Gigabyte FORCE M63 FPS Laser Gaming Mouse Review


Pro gaming, eSports, LAN gaming, competitive gaming, it doesn’t matter what moniker your hobby falls under, there’s no doubt a lot of you out there that take your gaming pretty seriously. This can be on a professional level, or just as someone who likes to sit at home and play a few games online. Being good at games is one thing, but having the right tools for the job can really make a difference. A high-quality gaming mouse is a good starting point, as an accurate sensor and a mouse that has all the features you need to help you win games can help improve your gaming experience overall.

Gigabyte have taken the advice of pro gaming communities to design their new FORCE M63 gaming mouse and while I immediate thought “yuck, this mouse looks terrible”, you shouldn’t judge a book by its cover as the specifications tell a different story. The mouse is fine-tuned with a high-quality sensor, high-quality switches, a weight tuning system and more; all of which should help you configure the performance of the mouse to your liking.

In the box, you’ll find everything you need to get you going, such as the hard-wired mouse and the box of tuning weights; the mouse can be tuned from 85g up to 107g.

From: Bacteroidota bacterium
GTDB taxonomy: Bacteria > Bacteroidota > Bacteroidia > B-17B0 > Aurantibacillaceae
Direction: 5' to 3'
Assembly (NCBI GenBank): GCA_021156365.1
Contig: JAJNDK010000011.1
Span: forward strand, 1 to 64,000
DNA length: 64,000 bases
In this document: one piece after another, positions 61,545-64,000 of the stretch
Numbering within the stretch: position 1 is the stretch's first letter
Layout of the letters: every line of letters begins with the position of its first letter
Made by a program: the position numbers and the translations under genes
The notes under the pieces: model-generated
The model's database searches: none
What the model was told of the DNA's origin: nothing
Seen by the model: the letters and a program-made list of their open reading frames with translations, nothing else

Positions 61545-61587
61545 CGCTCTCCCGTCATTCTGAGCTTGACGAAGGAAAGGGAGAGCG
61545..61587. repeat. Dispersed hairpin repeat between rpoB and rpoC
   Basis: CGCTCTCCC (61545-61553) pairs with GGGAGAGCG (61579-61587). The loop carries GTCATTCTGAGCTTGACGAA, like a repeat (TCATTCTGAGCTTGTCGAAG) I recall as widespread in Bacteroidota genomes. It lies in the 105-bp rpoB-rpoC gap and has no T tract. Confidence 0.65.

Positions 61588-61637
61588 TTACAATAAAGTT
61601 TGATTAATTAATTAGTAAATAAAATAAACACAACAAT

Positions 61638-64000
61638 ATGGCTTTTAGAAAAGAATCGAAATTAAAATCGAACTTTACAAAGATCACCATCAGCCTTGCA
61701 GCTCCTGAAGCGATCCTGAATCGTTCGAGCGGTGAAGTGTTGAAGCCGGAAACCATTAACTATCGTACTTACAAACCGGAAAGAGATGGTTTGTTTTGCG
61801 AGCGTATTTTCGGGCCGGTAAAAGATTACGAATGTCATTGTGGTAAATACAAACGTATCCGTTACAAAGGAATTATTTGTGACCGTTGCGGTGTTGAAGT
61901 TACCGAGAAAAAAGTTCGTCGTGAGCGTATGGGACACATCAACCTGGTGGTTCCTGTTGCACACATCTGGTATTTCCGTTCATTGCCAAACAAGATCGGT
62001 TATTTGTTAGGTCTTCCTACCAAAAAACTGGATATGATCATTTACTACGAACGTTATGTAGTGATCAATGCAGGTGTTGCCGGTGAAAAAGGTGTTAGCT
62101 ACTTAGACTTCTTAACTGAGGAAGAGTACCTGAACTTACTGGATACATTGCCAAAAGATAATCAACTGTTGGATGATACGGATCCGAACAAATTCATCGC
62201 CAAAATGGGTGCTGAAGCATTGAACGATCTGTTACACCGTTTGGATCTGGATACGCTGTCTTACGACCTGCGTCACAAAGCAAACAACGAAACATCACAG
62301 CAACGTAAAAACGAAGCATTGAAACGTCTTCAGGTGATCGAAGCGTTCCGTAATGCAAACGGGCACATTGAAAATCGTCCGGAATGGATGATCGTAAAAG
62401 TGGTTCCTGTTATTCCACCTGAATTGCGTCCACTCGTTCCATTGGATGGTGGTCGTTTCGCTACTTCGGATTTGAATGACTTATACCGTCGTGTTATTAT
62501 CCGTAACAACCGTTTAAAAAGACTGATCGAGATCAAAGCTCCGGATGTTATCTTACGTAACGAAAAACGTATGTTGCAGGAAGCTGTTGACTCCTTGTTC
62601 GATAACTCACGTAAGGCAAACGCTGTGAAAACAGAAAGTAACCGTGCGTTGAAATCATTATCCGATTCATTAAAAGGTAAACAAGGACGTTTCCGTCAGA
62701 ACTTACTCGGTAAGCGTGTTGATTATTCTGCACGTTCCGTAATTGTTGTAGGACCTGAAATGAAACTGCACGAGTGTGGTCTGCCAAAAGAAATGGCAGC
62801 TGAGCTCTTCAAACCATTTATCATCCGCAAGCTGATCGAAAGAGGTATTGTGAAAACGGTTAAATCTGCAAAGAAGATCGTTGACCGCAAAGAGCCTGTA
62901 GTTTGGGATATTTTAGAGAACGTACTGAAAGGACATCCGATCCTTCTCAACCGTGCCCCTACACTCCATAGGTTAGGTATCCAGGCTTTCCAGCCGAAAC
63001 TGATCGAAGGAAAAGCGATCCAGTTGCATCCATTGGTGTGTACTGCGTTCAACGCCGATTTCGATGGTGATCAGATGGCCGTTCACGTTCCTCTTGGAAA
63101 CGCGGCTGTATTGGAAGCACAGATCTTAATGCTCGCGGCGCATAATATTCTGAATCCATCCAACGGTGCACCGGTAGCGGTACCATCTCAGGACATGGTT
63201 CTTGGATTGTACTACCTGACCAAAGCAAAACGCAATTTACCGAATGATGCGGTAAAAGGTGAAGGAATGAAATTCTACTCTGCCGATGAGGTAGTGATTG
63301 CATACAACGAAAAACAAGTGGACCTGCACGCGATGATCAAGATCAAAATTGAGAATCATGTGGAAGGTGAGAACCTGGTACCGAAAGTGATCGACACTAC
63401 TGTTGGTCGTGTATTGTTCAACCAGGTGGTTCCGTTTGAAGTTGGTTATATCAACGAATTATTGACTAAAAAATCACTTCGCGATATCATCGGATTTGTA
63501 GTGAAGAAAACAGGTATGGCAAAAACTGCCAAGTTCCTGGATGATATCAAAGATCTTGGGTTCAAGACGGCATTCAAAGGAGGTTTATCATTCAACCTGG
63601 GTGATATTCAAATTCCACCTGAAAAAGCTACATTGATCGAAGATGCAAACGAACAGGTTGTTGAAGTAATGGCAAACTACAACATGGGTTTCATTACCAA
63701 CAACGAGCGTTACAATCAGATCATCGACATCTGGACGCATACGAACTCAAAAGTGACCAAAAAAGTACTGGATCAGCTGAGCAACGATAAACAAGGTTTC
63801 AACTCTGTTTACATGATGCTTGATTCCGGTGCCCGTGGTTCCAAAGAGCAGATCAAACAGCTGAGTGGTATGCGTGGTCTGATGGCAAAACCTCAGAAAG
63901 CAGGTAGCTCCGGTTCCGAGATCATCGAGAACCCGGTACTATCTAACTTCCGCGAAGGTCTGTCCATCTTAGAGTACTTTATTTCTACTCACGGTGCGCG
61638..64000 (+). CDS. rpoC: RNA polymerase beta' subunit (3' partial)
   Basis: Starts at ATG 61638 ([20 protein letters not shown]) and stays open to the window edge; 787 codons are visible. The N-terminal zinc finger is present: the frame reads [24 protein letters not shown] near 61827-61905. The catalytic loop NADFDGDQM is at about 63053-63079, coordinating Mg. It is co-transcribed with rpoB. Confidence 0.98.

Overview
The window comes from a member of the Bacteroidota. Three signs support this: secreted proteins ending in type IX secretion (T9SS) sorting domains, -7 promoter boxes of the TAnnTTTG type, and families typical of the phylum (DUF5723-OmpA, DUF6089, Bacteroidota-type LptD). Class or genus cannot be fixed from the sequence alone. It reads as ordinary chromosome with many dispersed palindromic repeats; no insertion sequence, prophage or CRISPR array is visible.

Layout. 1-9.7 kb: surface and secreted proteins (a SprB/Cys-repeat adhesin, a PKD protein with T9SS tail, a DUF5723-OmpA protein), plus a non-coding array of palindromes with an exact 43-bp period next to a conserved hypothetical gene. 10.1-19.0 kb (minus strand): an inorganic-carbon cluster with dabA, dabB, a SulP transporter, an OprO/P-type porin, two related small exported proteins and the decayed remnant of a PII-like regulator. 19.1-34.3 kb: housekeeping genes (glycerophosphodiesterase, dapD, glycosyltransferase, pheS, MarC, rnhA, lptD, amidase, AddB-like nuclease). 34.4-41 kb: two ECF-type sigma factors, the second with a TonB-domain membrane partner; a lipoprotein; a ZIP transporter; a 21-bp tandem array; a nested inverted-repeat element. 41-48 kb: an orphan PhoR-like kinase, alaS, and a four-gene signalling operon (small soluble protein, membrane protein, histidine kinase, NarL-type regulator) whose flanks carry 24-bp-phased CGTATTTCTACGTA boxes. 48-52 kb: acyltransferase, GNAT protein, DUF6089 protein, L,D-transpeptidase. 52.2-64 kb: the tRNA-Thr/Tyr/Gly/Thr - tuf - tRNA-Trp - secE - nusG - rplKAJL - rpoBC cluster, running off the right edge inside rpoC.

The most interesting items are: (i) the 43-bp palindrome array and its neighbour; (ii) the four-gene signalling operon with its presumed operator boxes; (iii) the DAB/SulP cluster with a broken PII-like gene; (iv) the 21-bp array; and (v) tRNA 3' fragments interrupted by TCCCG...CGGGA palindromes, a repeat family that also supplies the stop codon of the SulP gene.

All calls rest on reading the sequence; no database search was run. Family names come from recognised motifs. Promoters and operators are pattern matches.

The M63 has a very aggressive design that will no doubt appeal to many gamers, although personally I think it looks like the bottom of a running shoe.

The M63 has aggressively ridged rubber grips on the sides and the top, which combined with the small overall size of the mouse and the claw grip shape; you can really get a film hold on it.

There’s a pair of button on the left side for forward/back controls, and there’s a single red button on each side of the M63; all buttons are fully programmable.

There is a slight recess on the left and the right mouse buttons; giving your fingers an improved resting position.

The scroll wheel is nice and big, with a soft and thick rubber grip coating, making it very easy to control. Finally, we also have a pair of switches behind the scroll wheel, which are used for changing the DPI by default.

Four slipmats are located on the base of the mouse, which should provide a good amount of glide.

The bottom cover is easily removed, behind which you will find six slots for the optional weights.